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The Back-up Plan: UK Channel 4 shooter Matt Jasper gets fit to shoot

Guest post by Matt Jasper:

My work often puts me in uncomfortable positions

My work often puts me in uncomfortable positions

A few months ago I read a blog post from BBC cameraman Christian Parkinson which has inspired me to share my experiences here.

The health of our bodies, and in particular our backs, is vital to being an employable camera operator. We have all at some time felt a twinge as we threw the camera over our head in a scrum, or chased someone with the camera on our shoulder, or having to shoot while wearing all sorts of protective armour.

For the last few years I have been a bit over weight. Last year I started to eat healthier, cut out beer and lost eight kilos. I am still heavier than I want to be but am working on it. Sadly losing weight didn’t equal gaining strength or increasing my fitness level.

Over the years I have had the usual back problems and anyone who knows me would have heard me whinge at some time or another. With Christian’s post in my head I went looking for something that i could do to help me get through the pain and to try and prevent it from happening in the first place. I had a few things to consider.

First I travel a lot and am often staying in hotels that don’t have gym facilities. I need to be able to exercise with very little equipment. Second, as a bureau cameraman my work schedule is unpredicatable. It can include days in front of a computer screen and then, all of a sudden, weeks shooting and editing 18 hours a day. Third, I was starting at a pretty low base. Whatever regime I chose had to be easy-ish to start with and have the ability to be upscaled when it got too easy.

One of the few things I remember from high school sports lessons is how professional athletes train. They time how often there bodies are at rest and how often they are working. Then they try and replicate these results in the gym/training. This kind of training is sometimes called interval training. For example a professional footballer might be at rest for 30% of a game so his training would consist of a 70/30 work/rest split.

Working at full capacity as camera operators we tend to work in concentrated bursts of a few minutes – whether that is having to hold a camera over your head in a scrum or running etc. Usually we have periods of rest in between the short periods of madness. Of course that is not always the case, some of you might have to carry the camera, tripod and run bag on a hike through a jungle in 39 degree heat and 90% humidity and only intensive aerobic training will prepare you for situations like that!

For me I found the seven minute workout. Phhhft, I hear you say. Remember though, that i was starting from basically nothing, wanted to use little or no gear and wanted to be able to do it anywhere. This the first article i read about the program.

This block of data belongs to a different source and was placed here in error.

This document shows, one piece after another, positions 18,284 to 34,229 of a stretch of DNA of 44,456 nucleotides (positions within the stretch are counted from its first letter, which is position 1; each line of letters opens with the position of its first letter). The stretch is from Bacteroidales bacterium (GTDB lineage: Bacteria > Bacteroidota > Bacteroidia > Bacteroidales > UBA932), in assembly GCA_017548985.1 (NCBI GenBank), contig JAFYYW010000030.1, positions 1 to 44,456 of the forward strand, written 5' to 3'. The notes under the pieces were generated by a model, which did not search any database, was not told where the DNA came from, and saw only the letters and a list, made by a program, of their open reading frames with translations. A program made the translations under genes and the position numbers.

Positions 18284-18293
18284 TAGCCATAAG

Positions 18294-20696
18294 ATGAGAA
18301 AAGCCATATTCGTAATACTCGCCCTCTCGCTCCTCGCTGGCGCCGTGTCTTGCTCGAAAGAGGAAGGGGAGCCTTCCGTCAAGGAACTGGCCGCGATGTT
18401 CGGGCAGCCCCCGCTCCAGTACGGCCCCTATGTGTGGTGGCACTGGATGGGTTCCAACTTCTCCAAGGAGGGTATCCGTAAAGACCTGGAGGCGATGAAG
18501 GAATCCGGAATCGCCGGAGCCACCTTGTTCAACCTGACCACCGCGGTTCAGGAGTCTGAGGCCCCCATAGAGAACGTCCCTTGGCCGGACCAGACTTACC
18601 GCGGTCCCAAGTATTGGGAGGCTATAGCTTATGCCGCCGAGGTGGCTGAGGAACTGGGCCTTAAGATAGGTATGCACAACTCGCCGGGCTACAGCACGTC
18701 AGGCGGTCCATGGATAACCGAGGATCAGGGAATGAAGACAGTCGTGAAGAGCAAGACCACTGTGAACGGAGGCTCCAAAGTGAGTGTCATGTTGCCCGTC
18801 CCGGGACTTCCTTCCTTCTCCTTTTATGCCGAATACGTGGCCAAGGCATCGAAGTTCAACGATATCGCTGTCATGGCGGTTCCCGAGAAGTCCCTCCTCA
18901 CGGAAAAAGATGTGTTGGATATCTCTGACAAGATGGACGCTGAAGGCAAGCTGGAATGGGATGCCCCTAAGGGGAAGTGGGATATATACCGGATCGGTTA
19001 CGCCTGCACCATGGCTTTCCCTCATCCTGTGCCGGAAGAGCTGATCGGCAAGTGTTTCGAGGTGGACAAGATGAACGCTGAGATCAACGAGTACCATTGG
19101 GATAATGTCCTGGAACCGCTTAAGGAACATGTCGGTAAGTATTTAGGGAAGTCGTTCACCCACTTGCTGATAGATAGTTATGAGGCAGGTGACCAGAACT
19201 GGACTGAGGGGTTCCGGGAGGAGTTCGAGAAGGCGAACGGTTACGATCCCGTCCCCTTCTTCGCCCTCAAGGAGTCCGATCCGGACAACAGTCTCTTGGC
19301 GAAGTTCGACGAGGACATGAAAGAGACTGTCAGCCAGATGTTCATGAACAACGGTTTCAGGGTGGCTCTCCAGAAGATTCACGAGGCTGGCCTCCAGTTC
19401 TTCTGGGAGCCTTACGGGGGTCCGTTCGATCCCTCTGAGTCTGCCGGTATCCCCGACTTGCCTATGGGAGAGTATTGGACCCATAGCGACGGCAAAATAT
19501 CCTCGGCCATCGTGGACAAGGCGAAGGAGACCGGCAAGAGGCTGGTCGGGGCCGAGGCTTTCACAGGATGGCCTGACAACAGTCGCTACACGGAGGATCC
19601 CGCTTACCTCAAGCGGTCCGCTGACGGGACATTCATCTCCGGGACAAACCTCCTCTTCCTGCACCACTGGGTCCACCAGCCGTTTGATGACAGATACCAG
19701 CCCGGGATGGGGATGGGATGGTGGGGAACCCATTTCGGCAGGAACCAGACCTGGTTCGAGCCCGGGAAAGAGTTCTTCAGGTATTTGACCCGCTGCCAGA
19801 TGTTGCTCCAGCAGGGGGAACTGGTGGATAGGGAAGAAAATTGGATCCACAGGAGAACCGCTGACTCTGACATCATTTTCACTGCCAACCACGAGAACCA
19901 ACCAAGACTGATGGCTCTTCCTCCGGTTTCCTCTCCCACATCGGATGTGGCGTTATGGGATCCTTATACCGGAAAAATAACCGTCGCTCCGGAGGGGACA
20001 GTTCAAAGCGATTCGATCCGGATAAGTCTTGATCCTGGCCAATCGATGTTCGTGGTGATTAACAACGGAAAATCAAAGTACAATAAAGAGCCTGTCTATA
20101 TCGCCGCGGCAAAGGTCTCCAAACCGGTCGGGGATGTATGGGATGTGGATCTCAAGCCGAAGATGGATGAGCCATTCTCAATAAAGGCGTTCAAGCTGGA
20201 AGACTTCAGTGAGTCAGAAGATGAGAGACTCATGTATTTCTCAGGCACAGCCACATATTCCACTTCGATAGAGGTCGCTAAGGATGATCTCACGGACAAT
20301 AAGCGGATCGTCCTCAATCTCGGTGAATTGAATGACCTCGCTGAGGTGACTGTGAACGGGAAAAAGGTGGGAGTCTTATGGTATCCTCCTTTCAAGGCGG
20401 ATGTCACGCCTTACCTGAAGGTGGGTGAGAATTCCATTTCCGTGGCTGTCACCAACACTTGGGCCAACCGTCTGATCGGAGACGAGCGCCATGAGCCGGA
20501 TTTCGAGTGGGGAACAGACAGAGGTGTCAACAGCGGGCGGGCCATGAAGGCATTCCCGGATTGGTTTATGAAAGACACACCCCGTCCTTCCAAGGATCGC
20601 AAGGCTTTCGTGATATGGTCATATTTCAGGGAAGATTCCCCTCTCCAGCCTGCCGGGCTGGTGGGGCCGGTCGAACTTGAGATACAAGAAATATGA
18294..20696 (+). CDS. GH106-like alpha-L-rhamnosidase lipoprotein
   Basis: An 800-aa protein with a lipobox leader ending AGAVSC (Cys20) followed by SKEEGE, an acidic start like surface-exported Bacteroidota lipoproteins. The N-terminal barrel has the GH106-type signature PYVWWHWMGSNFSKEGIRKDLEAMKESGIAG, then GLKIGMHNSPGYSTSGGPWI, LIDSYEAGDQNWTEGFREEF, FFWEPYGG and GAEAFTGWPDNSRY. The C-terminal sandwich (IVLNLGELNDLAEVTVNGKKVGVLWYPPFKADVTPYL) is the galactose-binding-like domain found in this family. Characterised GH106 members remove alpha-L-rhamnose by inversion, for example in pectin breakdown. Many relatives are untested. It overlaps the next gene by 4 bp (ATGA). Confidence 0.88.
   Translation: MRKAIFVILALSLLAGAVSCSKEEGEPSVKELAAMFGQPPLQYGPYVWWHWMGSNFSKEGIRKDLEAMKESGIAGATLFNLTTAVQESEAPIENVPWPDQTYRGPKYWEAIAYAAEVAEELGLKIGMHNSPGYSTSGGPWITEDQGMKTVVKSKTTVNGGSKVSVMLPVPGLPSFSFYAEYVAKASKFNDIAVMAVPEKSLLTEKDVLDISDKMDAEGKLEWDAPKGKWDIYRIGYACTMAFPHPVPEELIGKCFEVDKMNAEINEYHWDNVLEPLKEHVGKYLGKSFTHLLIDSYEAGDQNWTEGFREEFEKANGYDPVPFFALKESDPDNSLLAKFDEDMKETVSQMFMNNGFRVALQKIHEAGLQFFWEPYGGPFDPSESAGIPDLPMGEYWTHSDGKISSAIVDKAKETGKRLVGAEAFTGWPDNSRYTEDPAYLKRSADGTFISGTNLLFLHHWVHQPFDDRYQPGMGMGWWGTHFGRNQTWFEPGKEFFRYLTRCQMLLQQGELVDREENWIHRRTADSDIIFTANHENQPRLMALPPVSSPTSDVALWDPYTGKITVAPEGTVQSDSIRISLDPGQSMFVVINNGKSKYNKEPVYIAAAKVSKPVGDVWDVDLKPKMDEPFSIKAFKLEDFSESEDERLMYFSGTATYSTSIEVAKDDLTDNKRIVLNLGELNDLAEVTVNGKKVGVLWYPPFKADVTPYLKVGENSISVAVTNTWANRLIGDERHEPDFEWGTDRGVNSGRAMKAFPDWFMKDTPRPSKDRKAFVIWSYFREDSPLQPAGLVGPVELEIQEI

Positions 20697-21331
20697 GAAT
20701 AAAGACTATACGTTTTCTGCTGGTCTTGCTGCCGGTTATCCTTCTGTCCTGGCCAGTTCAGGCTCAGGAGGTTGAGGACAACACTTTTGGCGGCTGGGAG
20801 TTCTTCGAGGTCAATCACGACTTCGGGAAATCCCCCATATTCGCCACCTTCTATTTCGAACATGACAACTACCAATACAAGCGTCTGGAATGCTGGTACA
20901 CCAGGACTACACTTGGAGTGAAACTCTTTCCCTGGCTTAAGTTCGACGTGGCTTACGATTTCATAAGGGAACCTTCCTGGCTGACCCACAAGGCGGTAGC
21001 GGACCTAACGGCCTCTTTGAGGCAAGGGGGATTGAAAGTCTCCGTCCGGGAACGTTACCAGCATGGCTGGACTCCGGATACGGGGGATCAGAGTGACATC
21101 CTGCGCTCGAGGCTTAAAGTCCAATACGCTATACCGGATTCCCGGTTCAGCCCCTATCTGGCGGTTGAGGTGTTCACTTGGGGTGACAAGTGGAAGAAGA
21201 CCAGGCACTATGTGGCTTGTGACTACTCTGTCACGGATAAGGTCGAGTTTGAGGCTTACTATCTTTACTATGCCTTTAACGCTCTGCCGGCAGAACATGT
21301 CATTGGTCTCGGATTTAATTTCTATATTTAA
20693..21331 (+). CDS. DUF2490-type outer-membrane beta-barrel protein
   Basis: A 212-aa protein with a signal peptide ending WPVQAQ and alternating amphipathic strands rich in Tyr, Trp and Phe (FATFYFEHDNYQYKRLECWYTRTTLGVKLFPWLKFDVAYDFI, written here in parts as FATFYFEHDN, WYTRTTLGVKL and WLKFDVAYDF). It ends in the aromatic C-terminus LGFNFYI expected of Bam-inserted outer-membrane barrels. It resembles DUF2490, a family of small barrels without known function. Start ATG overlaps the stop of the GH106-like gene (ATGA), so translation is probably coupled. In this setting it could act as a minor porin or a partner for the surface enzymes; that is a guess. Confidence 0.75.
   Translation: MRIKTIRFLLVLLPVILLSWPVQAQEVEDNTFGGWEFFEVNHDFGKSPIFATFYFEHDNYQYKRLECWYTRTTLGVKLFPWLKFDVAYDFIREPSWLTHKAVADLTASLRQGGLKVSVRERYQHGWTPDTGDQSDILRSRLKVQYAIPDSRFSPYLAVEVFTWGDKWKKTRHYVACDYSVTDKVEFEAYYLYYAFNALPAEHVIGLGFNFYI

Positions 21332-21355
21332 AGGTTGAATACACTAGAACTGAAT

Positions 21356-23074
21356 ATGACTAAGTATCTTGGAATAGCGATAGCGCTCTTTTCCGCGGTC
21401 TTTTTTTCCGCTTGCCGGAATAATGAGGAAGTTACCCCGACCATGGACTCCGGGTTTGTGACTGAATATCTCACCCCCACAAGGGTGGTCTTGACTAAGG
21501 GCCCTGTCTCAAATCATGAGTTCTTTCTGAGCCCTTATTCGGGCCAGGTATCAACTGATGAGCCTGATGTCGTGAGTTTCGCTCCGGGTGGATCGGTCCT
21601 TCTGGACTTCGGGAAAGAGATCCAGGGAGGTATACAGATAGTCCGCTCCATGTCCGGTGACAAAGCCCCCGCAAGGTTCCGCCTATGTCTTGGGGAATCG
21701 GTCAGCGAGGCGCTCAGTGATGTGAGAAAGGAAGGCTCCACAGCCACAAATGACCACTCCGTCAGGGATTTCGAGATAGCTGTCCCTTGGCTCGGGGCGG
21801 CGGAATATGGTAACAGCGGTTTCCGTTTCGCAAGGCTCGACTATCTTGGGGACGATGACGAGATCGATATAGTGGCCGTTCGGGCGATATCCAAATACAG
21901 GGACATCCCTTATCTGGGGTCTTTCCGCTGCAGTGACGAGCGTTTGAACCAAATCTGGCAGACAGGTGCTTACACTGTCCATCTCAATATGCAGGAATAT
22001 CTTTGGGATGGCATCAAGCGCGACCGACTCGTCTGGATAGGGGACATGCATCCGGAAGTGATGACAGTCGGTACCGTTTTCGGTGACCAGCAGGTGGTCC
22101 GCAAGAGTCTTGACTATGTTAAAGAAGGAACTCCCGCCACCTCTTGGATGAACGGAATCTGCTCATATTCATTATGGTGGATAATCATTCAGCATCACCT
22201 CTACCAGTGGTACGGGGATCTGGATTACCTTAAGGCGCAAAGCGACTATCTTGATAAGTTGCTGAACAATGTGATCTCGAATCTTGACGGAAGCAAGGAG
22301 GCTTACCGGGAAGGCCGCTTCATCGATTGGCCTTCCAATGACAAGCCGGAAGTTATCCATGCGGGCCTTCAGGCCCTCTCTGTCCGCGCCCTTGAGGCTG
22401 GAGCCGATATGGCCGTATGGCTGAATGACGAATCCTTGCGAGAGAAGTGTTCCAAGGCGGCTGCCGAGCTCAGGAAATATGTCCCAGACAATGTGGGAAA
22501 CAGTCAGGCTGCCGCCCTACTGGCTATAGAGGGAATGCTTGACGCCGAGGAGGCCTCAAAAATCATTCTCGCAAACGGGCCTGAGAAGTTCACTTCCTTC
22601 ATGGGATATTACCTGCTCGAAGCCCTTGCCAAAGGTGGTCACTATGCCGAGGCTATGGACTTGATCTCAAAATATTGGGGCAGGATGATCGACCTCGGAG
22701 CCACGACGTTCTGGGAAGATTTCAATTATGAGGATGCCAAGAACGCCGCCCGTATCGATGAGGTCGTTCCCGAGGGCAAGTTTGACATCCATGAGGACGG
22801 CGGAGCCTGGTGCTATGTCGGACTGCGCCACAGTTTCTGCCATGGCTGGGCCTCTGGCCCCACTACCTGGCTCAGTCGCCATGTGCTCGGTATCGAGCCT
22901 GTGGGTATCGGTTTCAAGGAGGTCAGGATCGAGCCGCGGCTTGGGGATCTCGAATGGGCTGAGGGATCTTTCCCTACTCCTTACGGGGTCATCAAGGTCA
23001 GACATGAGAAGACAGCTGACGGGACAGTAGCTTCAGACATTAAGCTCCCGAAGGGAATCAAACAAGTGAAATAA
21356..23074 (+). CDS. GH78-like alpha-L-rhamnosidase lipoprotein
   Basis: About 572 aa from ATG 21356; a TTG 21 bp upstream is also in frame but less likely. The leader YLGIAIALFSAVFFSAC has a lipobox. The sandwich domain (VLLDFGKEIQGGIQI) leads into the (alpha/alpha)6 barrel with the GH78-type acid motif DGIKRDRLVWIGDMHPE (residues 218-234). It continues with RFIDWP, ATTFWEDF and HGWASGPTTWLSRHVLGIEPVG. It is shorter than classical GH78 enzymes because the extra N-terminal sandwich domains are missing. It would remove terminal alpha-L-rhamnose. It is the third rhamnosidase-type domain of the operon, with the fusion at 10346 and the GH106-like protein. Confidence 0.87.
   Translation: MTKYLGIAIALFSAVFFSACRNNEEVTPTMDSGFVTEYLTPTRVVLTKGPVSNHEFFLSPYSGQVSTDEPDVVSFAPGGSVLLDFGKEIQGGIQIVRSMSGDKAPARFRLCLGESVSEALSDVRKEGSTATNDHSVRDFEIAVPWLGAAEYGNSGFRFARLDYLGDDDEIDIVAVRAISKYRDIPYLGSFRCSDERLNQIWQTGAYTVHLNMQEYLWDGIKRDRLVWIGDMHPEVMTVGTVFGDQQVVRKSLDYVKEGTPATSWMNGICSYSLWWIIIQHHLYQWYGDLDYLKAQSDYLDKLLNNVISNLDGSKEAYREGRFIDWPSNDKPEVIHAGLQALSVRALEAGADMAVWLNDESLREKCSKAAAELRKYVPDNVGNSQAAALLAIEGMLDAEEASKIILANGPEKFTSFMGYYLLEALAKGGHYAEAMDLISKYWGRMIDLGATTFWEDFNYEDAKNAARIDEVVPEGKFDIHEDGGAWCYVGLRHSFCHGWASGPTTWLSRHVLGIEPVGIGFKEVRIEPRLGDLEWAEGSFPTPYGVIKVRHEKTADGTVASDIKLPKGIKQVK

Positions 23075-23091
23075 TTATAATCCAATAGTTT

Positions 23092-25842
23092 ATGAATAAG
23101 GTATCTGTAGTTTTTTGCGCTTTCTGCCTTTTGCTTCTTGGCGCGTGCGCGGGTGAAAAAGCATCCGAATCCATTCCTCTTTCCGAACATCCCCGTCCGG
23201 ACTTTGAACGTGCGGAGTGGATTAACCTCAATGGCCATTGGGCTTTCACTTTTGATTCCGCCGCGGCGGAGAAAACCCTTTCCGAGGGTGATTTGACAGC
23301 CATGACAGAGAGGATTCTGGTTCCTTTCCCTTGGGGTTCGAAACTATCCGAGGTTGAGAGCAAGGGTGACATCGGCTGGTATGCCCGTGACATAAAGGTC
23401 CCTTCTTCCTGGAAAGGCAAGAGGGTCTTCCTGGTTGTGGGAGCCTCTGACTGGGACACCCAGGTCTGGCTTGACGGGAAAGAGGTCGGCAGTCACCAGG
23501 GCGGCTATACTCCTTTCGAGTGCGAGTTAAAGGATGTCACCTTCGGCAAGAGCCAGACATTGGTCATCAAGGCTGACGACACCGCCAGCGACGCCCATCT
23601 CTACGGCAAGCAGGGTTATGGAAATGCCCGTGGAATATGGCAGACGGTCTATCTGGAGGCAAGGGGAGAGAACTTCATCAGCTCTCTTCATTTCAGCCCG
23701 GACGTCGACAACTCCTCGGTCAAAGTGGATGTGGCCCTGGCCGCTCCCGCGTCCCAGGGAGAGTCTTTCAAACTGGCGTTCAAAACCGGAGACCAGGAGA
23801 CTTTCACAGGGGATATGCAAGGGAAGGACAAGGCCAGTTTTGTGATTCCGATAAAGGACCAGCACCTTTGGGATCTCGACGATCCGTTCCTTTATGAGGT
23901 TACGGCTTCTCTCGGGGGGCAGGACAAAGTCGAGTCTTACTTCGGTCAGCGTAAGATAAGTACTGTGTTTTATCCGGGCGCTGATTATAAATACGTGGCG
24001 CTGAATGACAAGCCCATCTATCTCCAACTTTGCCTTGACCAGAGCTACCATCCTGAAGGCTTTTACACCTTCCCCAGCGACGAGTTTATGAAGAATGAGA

The seven minute workout featured on the New York Times

The seven minute workout featured on the New York Times

It is basically 7 minutes of pain, all done in your bedroom, hotel room or wherever with only a wall, chair and the floor required. Yes it will kick your butt initially, and the best thing is that when you get used to doing it once a day, you can easily then do it twice/thrice a day or whatever, depending on your fitness level.

There are plenty of free apps out there as well for your smart phones that will lead you through it. It works most of the muscle groups in your body and also works on your aerobic (hearts/lungs) fitness and all takes less than 10 minutes a day.

Of course this isn’t for everyone and if you happen to be one of those mad camera ops who also does marathons then this is not for you.

So what changes have I noticed you may ask? Well, after doing the routine nearly every day for four weeks I haven’t lost any weight. What you say? No weight loss? Well that is because muscle weighs more than fat, so the fat that I’m losing is made up for by heavier muscle. I have lost inches though, around my stomach in particular. Other areas I have gained centimeters, mainly my thighs and upper arms, torso. I can even see the beginnings of a six pack!

I also feel stronger in my day-to-day duties, stairs are easier and so is positioning my slightly front-heavy camera rig for longer periods of time. I feel more able to carry all the gear I require for longer periods of time. The seven minute workout concentrates on your core body strength and that is what is so useful to us.

The normal seven minute workout doesn’t includes enough emphasis on biceps for my taste so I compliment it with bicep curls using a neutral grip. This more closely resembles the way we pick up the camera. This requires dumb bells so add that exercise if you have them.

Camera makers these days seem not to worry as much about ergonomics as they used to – most cameras are getting more awkward to hold and operate without a heap of rods and rigging. If you, like me, are starting from a low base, want to be able to exercise anywhere using little or no equipment then I thoroughly recommend the seven minute workout.

I want to be employable for as long as possible and looking after my back is one way I plan to achieve that.

Matt Jasper is an Australian cameraman who moved to Beijing 11 years ago to work for ABC Australia. He is now the Asia cameraman/editor based in Bangkok for Channel 4 News UK. You can follow him on Twitter @matt_jasper

Posted on February 23rd, 2014 by Matt Jasper | Category: Journalism |

One response to "The Back-up Plan: UK Channel 4 shooter Matt Jasper gets fit to shoot"

  1. slavik Says:
    February 23rd, 2014 at 9:12 pm

    Thanks for the tips, Matt! I printed out this 7-min workout a while back but wasn’t ever sure it would work – your affirmation is a great catalyst to give it a try.

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